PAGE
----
Young dinos lived and died together

March 16th, 2009 - 1:22 pm ICT by IANS  

National Geographic Washington, March 16 (IANS) A herd of young birdlike dinosaurs met their death on the muddy margins of a lake some 90 million years ago, according to a team of Chinese and American palaeontologists.
Composed entirely of juveniles of a single species of ornithomimid dinosaur (Sinornithomimus dongi), the herd suggests that immature individuals were left to fend for themselves when adults were preoccupied with nesting or brooding.

“There were no adults or hatchlings,” said Paul Sereno, professor at the University of Chicago and National Geographic Explorer-in-Residence. “These youngsters were roaming around on their own,” remarked Tan Lin from the Department of Land and Resources of Inner Mongolia.

Within a pair of the skeletons, prepared for display in Sereno’s lab and airlifted back to China in late February, stomach stones and the animal’s last meals are preserved.

Sereno and Zhao Xijin, professor in the Chinese Academy of Sciences, led the 2001 expedition that found the fossils in the Gobi Desert in western Inner Mongolia.

Team members included David Varricchio of Montana State University (MSU), Jeffrey Wilson of the University of Michigan and Gabrielle Lyon of Project Exploration.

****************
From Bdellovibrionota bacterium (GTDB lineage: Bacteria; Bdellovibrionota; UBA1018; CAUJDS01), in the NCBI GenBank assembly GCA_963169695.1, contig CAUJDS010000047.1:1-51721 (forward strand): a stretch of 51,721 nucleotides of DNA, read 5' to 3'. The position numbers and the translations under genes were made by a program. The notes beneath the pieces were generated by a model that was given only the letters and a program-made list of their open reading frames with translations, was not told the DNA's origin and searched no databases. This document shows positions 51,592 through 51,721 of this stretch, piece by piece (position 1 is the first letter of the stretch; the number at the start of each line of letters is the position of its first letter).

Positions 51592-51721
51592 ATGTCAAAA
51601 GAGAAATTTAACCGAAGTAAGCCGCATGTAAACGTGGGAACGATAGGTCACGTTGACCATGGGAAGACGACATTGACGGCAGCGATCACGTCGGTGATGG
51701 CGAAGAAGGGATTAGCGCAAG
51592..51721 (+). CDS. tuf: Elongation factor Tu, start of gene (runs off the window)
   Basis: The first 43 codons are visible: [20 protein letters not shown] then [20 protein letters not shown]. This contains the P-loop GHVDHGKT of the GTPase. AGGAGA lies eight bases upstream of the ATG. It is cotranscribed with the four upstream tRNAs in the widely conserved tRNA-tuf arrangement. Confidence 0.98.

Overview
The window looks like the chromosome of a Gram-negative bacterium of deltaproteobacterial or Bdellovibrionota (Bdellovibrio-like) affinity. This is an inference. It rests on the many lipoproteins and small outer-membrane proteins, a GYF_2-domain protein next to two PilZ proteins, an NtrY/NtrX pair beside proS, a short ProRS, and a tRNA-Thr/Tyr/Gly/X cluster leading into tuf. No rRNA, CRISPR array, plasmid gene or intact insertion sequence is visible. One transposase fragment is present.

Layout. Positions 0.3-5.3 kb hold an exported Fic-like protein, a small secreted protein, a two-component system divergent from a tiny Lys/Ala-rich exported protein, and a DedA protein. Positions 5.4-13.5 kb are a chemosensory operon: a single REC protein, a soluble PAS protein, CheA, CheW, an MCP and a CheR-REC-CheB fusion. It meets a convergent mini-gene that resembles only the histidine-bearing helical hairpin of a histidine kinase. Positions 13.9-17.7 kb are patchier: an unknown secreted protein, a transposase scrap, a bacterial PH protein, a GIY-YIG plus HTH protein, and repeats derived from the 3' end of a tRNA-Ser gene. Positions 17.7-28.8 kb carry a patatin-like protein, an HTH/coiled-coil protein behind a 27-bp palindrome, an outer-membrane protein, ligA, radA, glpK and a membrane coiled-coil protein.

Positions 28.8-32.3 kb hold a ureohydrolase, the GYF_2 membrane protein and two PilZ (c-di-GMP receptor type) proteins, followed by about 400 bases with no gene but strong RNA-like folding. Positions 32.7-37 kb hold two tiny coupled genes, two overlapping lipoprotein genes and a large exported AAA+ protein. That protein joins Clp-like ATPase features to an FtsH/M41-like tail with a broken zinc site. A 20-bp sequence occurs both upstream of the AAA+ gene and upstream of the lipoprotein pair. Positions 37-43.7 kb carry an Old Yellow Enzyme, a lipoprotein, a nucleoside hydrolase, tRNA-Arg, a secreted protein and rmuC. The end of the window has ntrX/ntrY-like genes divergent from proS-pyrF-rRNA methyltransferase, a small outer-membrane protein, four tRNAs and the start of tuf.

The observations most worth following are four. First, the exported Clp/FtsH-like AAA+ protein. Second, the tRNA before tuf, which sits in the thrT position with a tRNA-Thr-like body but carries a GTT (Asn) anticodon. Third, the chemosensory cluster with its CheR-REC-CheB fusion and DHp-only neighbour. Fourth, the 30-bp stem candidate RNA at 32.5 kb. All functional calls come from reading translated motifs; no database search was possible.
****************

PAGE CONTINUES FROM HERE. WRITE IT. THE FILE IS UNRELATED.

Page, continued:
“Finding a mired herd is exceedingly rare among living animals,” said Varricchio, an assistant professor of palaeontology at MSU. “The best examples are from hoofed mammals,” such as water buffalo in Australia or feral horses in the American West, he said.

Sereno and associates then opened an expansive quarry, following one skeleton after another deep into the base of the hill. In sum, more than 25 individuals were excavated from the site. They range in age from one to seven years, as determined by the annual growth rings in their bones.

The details provided key evidence of an ancient tragedy. Two of the skeletons fell one right over the other. Although most of their skeletons lay on a flat horizontal plane, their hind legs were stuck deeply in the mud below, said a Chicago release.

Only their hip bones were missing, which was likely the handiwork of a scavenger working over the meatiest part of the body bodies shortly after the animals died.

The findings were published in Acta Palaeontologica Polonica.

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